(A)  to believe that it would be granted final relief by the prescribed court against the applicant referred to in paragraph (1)(a) for infringement by that person of the patent; or

                                        (B)  (in addition to the fact of grant of the patent), for believing that each of the claims, in respect of which infringement is alleged in the proceedings, would have a reasonable prospect of being held to be valid if challenged by the applicant referred to in paragraph (1)(a); or

                             (ii)  the application for the interlocutory injunction was otherwise vexatious or not reasonably made or pursued;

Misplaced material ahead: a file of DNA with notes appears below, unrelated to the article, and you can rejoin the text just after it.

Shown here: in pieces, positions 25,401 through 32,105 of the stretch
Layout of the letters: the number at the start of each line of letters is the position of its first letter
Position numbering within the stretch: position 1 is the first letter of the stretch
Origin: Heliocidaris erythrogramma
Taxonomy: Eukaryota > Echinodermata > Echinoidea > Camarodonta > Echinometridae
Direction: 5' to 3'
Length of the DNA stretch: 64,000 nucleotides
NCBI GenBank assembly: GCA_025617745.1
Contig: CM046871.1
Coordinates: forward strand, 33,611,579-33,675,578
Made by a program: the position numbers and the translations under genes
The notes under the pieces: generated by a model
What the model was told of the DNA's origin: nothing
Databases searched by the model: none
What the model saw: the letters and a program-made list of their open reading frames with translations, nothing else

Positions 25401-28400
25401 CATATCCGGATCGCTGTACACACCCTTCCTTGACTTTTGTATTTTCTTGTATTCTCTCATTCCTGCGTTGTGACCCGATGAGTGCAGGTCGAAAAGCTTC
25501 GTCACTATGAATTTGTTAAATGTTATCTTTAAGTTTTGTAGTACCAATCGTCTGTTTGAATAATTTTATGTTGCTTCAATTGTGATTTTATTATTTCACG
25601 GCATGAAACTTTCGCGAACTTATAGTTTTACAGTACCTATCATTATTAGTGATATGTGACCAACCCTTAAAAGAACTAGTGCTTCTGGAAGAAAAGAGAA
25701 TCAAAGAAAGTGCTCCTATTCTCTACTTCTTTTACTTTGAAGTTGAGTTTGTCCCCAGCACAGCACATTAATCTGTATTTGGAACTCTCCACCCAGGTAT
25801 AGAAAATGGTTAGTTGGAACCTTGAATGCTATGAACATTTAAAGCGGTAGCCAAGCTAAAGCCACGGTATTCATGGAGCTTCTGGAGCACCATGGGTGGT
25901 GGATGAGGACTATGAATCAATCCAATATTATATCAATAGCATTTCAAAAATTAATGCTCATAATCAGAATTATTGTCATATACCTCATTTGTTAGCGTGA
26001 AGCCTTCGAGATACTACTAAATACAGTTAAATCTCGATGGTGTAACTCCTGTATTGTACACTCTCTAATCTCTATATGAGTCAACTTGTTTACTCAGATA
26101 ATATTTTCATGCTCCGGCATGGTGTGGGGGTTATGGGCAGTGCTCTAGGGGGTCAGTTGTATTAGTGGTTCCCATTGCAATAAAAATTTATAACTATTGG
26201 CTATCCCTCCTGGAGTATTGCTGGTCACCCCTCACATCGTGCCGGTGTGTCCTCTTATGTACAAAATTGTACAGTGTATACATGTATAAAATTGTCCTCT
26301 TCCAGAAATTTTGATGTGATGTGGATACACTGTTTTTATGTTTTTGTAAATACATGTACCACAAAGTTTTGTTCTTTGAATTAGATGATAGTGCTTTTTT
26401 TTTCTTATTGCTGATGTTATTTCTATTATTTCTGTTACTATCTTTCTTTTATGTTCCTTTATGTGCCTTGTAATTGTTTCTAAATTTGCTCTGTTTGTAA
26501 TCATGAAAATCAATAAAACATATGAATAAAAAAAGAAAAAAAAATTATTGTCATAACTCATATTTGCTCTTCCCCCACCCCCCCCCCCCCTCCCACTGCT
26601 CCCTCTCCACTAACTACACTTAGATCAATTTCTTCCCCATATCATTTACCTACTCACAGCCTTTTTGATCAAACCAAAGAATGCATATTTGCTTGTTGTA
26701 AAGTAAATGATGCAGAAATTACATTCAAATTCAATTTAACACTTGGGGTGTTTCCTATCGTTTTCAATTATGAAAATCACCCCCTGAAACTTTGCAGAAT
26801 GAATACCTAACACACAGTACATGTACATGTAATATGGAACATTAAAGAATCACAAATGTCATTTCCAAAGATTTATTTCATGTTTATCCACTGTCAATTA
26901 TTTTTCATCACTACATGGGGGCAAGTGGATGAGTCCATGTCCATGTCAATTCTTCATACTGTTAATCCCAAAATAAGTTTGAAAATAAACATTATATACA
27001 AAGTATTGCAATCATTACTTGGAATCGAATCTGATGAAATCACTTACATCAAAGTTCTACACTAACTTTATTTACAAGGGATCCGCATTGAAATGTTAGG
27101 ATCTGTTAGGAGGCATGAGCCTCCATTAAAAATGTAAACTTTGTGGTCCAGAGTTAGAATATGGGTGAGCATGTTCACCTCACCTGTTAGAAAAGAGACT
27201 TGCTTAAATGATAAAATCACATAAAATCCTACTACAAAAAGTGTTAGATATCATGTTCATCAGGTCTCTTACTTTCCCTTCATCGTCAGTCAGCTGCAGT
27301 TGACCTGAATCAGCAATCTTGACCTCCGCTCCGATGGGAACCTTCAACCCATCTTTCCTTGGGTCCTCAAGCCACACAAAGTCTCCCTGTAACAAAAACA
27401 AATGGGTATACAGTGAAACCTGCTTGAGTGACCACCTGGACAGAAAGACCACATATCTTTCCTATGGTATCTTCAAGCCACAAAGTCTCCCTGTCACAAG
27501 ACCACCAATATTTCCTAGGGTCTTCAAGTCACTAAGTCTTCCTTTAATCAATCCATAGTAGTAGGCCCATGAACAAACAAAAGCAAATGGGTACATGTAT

the prescribed court may, in addition to any other relief which it believes should be granted to any person, make any of the orders described in subsection (5).

             (5)  If the prescribed court makes a declaration pursuant to paragraph (4)(c), the prescribed court may, pursuant to the usual undertaking as to damages given by the patentee to the prescribed court to obtain the interlocutory injunction:

                     (a)  assess and award compensation to the applicant referred to in paragraph (1)(a) against whom the interlocutory injunction was made :

                              (i)  on the basis of an account of the gross profits of the patentee arising from the sale by it in Australia of the therapeutic goods the subject of the interlocutory injunction, during the period of the interlocutory injunction, without requiring the said applicant to establish or quantify its actual loss; or

                             (ii)  on such other basis as the court determines to be appropriate; and

                     (b)  award to the Commonwealth compensation for any damages sustained, or costs incurred, by it as a result of the grant of the interlocutory injunction; and